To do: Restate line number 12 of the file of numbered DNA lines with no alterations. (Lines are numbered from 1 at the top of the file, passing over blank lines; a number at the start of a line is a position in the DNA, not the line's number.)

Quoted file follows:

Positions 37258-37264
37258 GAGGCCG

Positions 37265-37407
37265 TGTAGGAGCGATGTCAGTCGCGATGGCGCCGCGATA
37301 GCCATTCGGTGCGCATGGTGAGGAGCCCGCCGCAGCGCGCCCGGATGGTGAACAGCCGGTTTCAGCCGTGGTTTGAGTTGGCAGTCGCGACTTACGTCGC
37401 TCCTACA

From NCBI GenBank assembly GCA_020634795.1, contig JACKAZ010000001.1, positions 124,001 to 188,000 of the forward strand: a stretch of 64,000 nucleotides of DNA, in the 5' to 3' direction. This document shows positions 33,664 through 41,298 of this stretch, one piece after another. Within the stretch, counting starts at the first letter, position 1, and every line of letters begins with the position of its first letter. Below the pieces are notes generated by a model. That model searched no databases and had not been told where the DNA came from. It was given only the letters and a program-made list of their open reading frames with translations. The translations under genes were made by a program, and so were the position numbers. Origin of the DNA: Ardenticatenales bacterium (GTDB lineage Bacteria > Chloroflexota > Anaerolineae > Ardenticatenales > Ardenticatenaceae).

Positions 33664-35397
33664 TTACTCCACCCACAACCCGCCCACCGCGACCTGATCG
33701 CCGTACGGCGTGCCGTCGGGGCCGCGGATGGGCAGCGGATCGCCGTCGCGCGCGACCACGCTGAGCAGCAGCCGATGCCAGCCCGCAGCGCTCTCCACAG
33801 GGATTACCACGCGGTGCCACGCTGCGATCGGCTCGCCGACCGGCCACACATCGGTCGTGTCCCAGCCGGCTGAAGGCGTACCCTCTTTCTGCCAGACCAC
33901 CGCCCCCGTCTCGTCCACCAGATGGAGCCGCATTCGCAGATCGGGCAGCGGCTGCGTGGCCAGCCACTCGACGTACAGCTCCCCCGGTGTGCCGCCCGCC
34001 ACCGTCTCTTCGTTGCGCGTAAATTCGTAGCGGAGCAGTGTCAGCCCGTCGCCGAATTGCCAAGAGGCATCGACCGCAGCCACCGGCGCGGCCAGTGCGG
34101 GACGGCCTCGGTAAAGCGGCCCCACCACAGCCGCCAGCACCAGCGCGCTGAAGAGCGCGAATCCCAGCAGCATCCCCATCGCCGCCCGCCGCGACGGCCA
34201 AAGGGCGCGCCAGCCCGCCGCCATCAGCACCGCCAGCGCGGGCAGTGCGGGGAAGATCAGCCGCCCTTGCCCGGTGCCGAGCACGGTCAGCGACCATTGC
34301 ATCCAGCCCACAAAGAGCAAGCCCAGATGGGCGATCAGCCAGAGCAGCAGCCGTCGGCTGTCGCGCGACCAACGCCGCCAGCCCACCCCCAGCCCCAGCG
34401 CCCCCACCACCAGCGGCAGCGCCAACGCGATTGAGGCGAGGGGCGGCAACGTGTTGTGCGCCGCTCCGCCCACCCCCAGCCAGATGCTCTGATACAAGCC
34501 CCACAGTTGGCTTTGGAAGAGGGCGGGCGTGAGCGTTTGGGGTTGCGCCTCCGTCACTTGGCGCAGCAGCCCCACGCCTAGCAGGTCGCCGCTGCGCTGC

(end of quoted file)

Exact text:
33901 CGCCCCCGTCTCGTCCACCAGATGGAGCCGCATTCGCAGATCGGGCAGCGGCTGCGTGGCCAGCCACTCGACGTACAGCTCCCCCGGTGTGCCGCCCGCC